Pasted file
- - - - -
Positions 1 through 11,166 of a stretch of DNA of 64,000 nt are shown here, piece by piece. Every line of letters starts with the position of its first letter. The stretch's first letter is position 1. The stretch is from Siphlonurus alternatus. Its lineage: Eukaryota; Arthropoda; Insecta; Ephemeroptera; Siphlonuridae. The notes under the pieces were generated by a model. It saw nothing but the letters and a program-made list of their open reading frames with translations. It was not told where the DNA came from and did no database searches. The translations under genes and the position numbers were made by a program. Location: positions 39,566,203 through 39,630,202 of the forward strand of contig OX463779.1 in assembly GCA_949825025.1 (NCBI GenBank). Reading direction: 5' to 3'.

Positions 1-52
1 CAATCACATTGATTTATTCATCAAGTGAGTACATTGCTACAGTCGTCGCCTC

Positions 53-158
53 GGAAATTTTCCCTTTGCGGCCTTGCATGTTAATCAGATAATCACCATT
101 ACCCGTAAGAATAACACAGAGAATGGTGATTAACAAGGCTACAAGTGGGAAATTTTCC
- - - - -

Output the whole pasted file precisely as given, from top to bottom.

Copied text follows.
Positions 1 through 11,166 of a stretch of DNA of 64,000 nt are shown here, piece by piece. Every line of letters starts with the position of its first letter. The stretch's first letter is position 1. The stretch is from Siphlonurus alternatus. Its lineage: Eukaryota; Arthropoda; Insecta; Ephemeroptera; Siphlonuridae. The notes under the pieces were generated by a model. It saw nothing but the letters and a program-made list of their open reading frames with translations. It was not told where the DNA came from and did no database searches. The translations under genes and the position numbers were made by a program. Location: positions 39,566,203 through 39,630,202 of the forward strand of contig OX463779.1 in assembly GCA_949825025.1 (NCBI GenBank). Reading direction: 5' to 3'.

Positions 1-52
1 CAATCACATTGATTTATTCATCAAGTGAGTACATTGCTACAGTCGTCGCCTC

Positions 53-158
53 GGAAATTTTCCCTTTGCGGCCTTGCATGTTAATCAGATAATCACCATT
101 ACCCGTAAGAATAACACAGAGAATGGTGATTAACAAGGCTACAAGTGGGAAATTTTCC